Books

by Sharon Bolton
Minotaur, June 2014, $25.99

Sharon Bolton, also known as S.J. Bolton, remains one of the more interesting and original writers working in crime fiction at the moment. Some of her notable earlier standalones such as Sacrifice and Awakening are some of my very favorite gothic mysteries. Bolton’s new series features a long-suffering London police officer Lacey Flint, who has stepped down as a detective after traumas endured on previous cases. Lacey is now serving on the River Police and living in a houseboat on the Thames.

The river and it’s many tributaries and sewer tunnels, sets the tone for this watery, atmospheric book. The story opens with a young woman being forcibly drowned and dumped into the river. The second chapter finds Lacey “wild swimming” in the Thames, where she discovers the girl’s body, wrapped in a curious linen shroud and strapped to a pier.

While Lacey is no longer a detective, she has a detective’s instincts and can’t help giving her input to the officers working the girl’s case, an operation headed up by Dana Tulloch, a recurring series character. The several threads of the story involve girls being smuggled into the UK from abroad. It’s these girls whose bodies are being discovered—and of course the body Lacey discovers is neither the first nor the last.

Two things run through all Bolton’s books, almost without exception: one is an unusual, creepy setting; the other is her creation of weirdly damaged—often physically damaged or even handicapped—female characters. These characters often prove to be incredibly compelling. While Lacey is the main protagonist and wears her damage on the inside rather than the outside, Bolton also provides readers of this novel with wheelchair-bound Thessa. I couldn’t get enough of her.

The taut suspense of the book is balanced by Lacey’s visits to Thessa, an herbalist who lives in a secluded house on the river with her brother. Thessa’s advice to Lacey is so sound and her herbal remedies so appealing, I found myself wanting to take notes.

As Bolton draws all the threads of her story together, the suspense does not let up. Like many beautifully crafted things, this novel is at once complex and very simple. Bolton’s tricky storytelling turns the narrative first one way and then another, forcing the reader to examine previous assumptions made while reading. This is a wonderfully intelligent book, with memorable characters and an incredible setting. Like most of Bolton’s other work, it’s also hard to forget.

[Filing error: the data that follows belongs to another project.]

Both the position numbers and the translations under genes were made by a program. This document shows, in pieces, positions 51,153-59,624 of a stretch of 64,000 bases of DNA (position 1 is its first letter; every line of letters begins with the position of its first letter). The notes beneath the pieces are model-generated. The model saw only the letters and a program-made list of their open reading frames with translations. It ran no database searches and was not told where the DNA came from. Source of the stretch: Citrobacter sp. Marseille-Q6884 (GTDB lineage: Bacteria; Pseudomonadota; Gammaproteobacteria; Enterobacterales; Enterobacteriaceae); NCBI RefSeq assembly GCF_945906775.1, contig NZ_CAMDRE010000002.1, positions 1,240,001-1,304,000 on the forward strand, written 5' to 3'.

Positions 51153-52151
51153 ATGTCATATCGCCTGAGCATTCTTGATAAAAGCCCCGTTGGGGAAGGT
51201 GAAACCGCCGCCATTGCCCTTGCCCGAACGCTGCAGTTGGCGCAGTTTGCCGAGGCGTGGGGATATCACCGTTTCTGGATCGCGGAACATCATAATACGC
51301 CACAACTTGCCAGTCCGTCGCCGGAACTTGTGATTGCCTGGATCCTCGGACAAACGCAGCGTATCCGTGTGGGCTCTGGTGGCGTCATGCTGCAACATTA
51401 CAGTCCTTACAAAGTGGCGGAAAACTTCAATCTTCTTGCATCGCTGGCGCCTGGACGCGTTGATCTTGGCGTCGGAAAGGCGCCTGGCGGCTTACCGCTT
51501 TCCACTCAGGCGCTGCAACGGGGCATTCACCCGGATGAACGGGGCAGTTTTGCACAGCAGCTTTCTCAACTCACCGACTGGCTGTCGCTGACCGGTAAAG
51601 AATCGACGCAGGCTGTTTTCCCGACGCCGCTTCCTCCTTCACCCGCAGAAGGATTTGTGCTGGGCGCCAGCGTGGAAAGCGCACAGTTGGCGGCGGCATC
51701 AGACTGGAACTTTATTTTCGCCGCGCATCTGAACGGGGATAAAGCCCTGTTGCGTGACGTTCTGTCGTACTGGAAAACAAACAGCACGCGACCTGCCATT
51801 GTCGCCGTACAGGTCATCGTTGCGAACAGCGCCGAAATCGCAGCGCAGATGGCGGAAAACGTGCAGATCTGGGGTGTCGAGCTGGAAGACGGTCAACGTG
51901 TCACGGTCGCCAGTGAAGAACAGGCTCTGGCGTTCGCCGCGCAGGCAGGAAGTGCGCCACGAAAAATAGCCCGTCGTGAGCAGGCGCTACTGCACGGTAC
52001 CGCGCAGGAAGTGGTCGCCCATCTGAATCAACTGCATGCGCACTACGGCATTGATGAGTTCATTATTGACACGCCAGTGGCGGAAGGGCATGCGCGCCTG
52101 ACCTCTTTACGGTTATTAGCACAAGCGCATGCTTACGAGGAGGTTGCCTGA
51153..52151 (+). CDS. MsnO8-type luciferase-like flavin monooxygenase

Robin Agnew

Sharon Bolton, also known as S.J. Bolton, remains one of the more interesting and original writers working in crime fiction at the moment. Some of her notable earlier standalones such as Sacrifice and Awakening are some of my very favorite gothic mysteries. Bolton’s new series features a long-suffering London police officer Lacey Flint, who has stepped down as a detective after traumas endured on previous cases. Lacey is now serving on the River Police and living in a houseboat on the Thames.

The river and it’s many tributaries and sewer tunnels, sets the tone for this watery, atmospheric book. The story opens with a young woman being forcibly drowned and dumped into the river. The second chapter finds Lacey “wild swimming” in the Thames, where she discovers the girl’s body, wrapped in a curious linen shroud and strapped to a pier.

While Lacey is no longer a detective, she has a detective’s instincts and can’t help giving her input to the officers working the girl’s case, an operation headed up by Dana Tulloch, a recurring series character. The several threads of the story involve girls being smuggled into the UK from abroad. It’s these girls whose bodies are being discovered—and of course the body Lacey discovers is neither the first nor the last.

Two things run through all Bolton’s books, almost without exception: one is an unusual, creepy setting; the other is her creation of weirdly damaged—often physically damaged or even handicapped—female characters. These characters often prove to be incredibly compelling. While Lacey is the main protagonist and wears her damage on the inside rather than the outside, Bolton also provides readers of this novel with wheelchair-bound Thessa. I couldn’t get enough of her.

The taut suspense of the book is balanced by Lacey’s visits to Thessa, an herbalist who lives in a secluded house on the river with her brother. Thessa’s advice to Lacey is so sound and her herbal remedies so appealing, I found myself wanting to take notes.

As Bolton draws all the threads of her story together, the suspense does not let up. Like many beautifully crafted things, this novel is at once complex and very simple. Bolton’s tricky storytelling turns the narrative first one way and then another, forcing the reader to examine previous assumptions made while reading. This is a wonderfully intelligent book, with memorable characters and an incredible setting. Like most of Bolton’s other work, it’s also hard to forget.

Teri Duerr
3707
Bolton
June 2014
a-dark-and-twisted-tide
25.99
Minotaur